Jim McKee: Banks, city grew together

When the village of Lancaster became Nebraska’s first state capital, was platted and renamed Lincoln, about the only structure east of 10th Street was Luke Lavender’s cabin on the southeast corner of 14th and O streets.

Late in 1867 or early in 1868, Squire Blazier’s meat market was moved from the north side of O Street between Ninth and 10th to the southeast corner of 11th and O to accommodate construction of the first U.S. Post Office/Federal Building.

South on 11th Street there was only Valentine Brothers Lumberyard on the southeast corner of 11th and N. From Lincoln’s original population, estimated between 13 and 30 in 1867, the city exploded and with it the city moved beyond 11th Street to the east and south.

A photo taken in 1875 shows the east side of South 11th Street fully occupied by about a dozen small, frame buildings between N and O streets.

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In 1890, when the federal census listed Lincoln’s population at 55,154, the same block held a smaller number of slightly larger buildings, some of brick or stone. On the corner, on O Street, was Harley Drug followed to the south by a lunch counter, the two-story Alexander & Hess Building, a billiards parlor, meat market, tobacconist, poolroom, hat store, cigar store and saloon.

The 1890s proved to be one of national and local economic chaos. From 1891 through 1896, eight Lincoln banks failed or closed with only two of the former eight surviving, First National and the American Exchange.

In 1899 the American Exchange bought First National but utilized the First National’s name. In 1902 Morris Weil and Marvin Aitken formed the National Bank of Commerce at 13th and O streets, and it was predicted that businesses would “soon grow as far east as 14th Street.”

In 1906, as the city of Lincoln moved into the old Federal Courthouse/Post Office at 9th and O, Lincoln’s banks cooperated in establishing the Lincoln Clearing House while Lincoln businessmen Elmer W. Brown, Henry H. Wilson, Frank Parks, E. C. Hurd and Charles J. Olson joined to establish the Lincoln Savings & Loan Association as a mutual holding company wherein the bank was, for all intents, owned by the depositors.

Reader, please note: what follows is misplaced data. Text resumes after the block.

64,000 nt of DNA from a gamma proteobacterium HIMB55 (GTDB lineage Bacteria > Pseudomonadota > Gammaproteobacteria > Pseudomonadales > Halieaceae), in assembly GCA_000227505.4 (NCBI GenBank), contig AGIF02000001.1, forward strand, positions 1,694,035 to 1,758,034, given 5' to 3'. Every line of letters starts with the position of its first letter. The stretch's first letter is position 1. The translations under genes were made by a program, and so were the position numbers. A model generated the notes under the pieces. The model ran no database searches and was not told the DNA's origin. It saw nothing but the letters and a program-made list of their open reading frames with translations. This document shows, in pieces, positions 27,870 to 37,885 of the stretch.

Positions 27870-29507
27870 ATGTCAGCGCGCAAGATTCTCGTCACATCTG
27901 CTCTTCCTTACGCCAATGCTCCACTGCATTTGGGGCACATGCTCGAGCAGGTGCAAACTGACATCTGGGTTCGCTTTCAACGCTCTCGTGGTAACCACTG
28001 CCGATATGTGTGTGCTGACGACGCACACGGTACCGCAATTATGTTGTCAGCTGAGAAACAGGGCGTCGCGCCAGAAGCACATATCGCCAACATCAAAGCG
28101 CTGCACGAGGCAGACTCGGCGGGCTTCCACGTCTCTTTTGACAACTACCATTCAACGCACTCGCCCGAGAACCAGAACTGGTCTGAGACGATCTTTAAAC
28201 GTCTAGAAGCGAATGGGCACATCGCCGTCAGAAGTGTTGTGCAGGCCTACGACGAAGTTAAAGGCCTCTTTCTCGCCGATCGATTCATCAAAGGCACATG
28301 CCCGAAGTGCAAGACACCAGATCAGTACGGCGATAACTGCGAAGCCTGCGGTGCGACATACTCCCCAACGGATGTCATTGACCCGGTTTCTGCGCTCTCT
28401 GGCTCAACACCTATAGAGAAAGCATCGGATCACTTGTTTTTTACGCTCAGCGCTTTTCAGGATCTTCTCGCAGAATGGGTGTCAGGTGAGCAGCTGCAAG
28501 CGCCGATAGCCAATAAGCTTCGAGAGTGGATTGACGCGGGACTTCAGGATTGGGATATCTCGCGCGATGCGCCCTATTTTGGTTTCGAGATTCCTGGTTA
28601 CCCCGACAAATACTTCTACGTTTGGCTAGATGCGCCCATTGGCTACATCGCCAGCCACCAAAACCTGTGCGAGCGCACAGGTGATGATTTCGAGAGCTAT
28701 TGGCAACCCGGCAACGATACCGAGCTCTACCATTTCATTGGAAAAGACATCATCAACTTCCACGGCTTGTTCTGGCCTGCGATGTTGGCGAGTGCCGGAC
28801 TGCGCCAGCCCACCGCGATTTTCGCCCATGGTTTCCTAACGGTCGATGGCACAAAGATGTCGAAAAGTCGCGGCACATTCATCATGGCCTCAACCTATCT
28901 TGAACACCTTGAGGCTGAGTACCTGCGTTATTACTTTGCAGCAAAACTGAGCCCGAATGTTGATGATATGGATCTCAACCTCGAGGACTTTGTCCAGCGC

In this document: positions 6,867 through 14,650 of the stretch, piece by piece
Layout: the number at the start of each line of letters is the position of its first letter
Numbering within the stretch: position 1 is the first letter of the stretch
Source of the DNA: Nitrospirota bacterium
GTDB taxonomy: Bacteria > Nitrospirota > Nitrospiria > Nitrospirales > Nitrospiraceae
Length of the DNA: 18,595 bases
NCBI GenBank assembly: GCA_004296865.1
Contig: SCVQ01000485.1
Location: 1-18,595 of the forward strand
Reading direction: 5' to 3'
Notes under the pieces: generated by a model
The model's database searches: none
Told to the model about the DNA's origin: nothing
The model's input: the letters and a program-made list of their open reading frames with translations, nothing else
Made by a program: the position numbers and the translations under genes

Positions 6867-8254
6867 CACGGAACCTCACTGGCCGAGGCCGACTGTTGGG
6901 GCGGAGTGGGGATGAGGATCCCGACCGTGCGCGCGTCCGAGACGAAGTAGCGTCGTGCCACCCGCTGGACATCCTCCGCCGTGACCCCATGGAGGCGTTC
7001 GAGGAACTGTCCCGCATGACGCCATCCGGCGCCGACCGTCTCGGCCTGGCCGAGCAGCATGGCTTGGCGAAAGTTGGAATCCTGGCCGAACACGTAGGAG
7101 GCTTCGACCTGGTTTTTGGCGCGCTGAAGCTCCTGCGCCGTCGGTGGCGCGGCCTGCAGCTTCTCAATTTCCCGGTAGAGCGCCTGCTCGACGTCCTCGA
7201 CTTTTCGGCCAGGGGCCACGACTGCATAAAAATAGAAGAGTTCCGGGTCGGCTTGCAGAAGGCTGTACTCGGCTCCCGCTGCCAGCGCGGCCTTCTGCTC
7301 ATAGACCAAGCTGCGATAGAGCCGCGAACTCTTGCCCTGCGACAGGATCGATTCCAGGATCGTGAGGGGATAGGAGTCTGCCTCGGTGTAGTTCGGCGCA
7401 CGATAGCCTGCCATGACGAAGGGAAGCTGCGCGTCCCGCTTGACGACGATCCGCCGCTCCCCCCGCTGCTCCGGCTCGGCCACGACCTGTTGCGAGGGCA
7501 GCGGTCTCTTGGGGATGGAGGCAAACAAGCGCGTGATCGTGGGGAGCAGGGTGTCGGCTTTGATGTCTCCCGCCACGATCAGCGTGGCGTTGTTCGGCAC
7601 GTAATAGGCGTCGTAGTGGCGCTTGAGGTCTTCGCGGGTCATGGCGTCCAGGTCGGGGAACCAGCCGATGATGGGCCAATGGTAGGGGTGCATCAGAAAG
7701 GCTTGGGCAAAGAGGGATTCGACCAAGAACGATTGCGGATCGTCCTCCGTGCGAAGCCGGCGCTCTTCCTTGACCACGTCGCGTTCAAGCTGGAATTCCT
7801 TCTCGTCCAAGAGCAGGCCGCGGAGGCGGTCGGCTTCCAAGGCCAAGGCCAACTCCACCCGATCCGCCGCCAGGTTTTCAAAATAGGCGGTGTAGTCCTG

This new financial enterprise began life in the Fraternity Building on the southeast corner of 13th and N streets but almost immediately began plans for its own building.

In 1890, 126 S. 11th Street was occupied by a bookbinder and printer which, by 1910, was the Lincoln Sign Works. By 1922 Lincoln Savings & Loan had somehow become associated with and was located in the Midwest Savings & Loan and, with Midwest Realty, was located at the Midwest Building at 126 S. 11th Street with the second-floor housing six professional business offices.

In July of 1937 a federal charter created Lincoln Federal Savings & Loan. Then, in 1944, Lincoln Federal acquired American Savings & Loan with W. A. Selleck as president which was located at 133 N. 11th Street.

By 1950 the Midwest Building had been renamed Lincoln Federal Savings & Loan Building and only two professional offices were on the second floor, as the bank absorbed the upper story for its own offices.

In 1962 Gerald Maddox and Richard Hitz left First Trust Company to join Lincoln Federal which, by 1966, occupied the entire 11th Street building. The cast of a nearly six-foot-tall Lincoln one-cent piece, which became part of the firm’s logo, arrived in 1973 and was mounted on the renovated 11th Street building. A real estate development business was established by the bank, and branch offices opened in the 1970s.

In the late 1860s, George W. Ballentine arrived in Lincoln, working for the Burlington & Missouri River Railroad. Ballentine was elected Lincoln City Treasurer in 1874 and began buying real estate in the city, including the northwest corner of Block 67 or the southeast corner of 11th and N, the original, 1867 site of Valentine Brothers Lumber Co., platting it as Ballentine’s Addition.

The quarter block did not develop as planned and was sold at a sheriff’s sale to Samuel Bliss for a reported $30. In 1887 the large, three-story, brick Billingsley-Montgomery Block was completed at 206 S. 11th Street. In 1966 the once prosperous building housed only the Army & Navy Store, the Salvation Army, and the mostly unoccupied Ron-Dale Apartments on the upper two floors.

By 1975, some O Street businesses still existed on the south side of O Street between 11th and 12th streets but most of the east side South 11th Street from N to O Street was listed as vacant in the city directory. Meanwhile the Billingsley-Montgomery Building had been razed and the new two-story Lincoln Federal Building was completed in its place at 1101 N Street with Maddox and Hitz still as officers.

The new building enabled them to offer a drive-in facility and advertise on-site parking. 1980 saw the completion of the Centrum Shopping Center and half-block, multistory, parking garage on the entire block once partially occupied by the now titled Lincoln Federal Savings Bank.

Lincoln Federal Savings Bank now advertises branches across Nebraska with five in Lincoln with one just off 84th and Van Dorn, on Maddox Drive, just a tad east of 11th Street, once the east edge of the Lincoln business district which was once predicted to ultimately stretch to 14th Street.

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Historian Jim McKee, who still writes with a fountain pen, invites comments or questions. Write to him at P.O. Box 5575, Lincoln, NE, 68505 or at jim@leebooksellers.com.

 

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